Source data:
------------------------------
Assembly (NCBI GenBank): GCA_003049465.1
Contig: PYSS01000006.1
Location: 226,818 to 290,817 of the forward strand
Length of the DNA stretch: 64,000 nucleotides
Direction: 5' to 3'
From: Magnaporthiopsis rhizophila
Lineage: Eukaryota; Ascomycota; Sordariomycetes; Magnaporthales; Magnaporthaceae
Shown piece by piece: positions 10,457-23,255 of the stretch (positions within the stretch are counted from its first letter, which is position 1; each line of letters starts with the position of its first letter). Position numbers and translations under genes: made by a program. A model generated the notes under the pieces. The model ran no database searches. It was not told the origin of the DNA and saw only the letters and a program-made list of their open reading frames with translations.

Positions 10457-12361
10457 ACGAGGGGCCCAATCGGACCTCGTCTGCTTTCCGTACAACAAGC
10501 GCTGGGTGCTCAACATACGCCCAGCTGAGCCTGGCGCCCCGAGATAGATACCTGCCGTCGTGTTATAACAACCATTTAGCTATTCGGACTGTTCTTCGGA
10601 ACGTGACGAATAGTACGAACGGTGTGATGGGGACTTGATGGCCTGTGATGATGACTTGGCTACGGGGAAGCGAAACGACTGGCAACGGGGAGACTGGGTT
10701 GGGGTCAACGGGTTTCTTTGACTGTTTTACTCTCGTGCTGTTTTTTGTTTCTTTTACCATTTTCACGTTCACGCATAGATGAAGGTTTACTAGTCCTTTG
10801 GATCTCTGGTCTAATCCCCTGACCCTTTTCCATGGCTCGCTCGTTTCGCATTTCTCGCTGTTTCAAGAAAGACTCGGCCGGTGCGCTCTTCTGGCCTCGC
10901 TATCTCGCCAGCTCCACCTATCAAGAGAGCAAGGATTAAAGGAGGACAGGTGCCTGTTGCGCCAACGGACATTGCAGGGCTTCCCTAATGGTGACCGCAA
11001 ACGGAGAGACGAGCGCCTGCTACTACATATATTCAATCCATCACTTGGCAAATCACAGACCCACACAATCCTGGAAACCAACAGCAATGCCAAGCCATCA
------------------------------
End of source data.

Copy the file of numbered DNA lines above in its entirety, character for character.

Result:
Assembly (NCBI GenBank): GCA_003049465.1
Contig: PYSS01000006.1
Location: 226,818 to 290,817 of the forward strand
Length of the DNA stretch: 64,000 nucleotides
Direction: 5' to 3'
From: Magnaporthiopsis rhizophila
Lineage: Eukaryota; Ascomycota; Sordariomycetes; Magnaporthales; Magnaporthaceae
Shown piece by piece: positions 10,457-23,255 of the stretch (positions within the stretch are counted from its first letter, which is position 1; each line of letters starts with the position of its first letter). Position numbers and translations under genes: made by a program. A model generated the notes under the pieces. The model ran no database searches. It was not told the origin of the DNA and saw only the letters and a program-made list of their open reading frames with translations.

Positions 10457-12361
10457 ACGAGGGGCCCAATCGGACCTCGTCTGCTTTCCGTACAACAAGC
10501 GCTGGGTGCTCAACATACGCCCAGCTGAGCCTGGCGCCCCGAGATAGATACCTGCCGTCGTGTTATAACAACCATTTAGCTATTCGGACTGTTCTTCGGA
10601 ACGTGACGAATAGTACGAACGGTGTGATGGGGACTTGATGGCCTGTGATGATGACTTGGCTACGGGGAAGCGAAACGACTGGCAACGGGGAGACTGGGTT
10701 GGGGTCAACGGGTTTCTTTGACTGTTTTACTCTCGTGCTGTTTTTTGTTTCTTTTACCATTTTCACGTTCACGCATAGATGAAGGTTTACTAGTCCTTTG
10801 GATCTCTGGTCTAATCCCCTGACCCTTTTCCATGGCTCGCTCGTTTCGCATTTCTCGCTGTTTCAAGAAAGACTCGGCCGGTGCGCTCTTCTGGCCTCGC
10901 TATCTCGCCAGCTCCACCTATCAAGAGAGCAAGGATTAAAGGAGGACAGGTGCCTGTTGCGCCAACGGACATTGCAGGGCTTCCCTAATGGTGACCGCAA
11001 ACGGAGAGACGAGCGCCTGCTACTACATATATTCAATCCATCACTTGGCAAATCACAGACCCACACAATCCTGGAAACCAACAGCAATGCCAAGCCATCA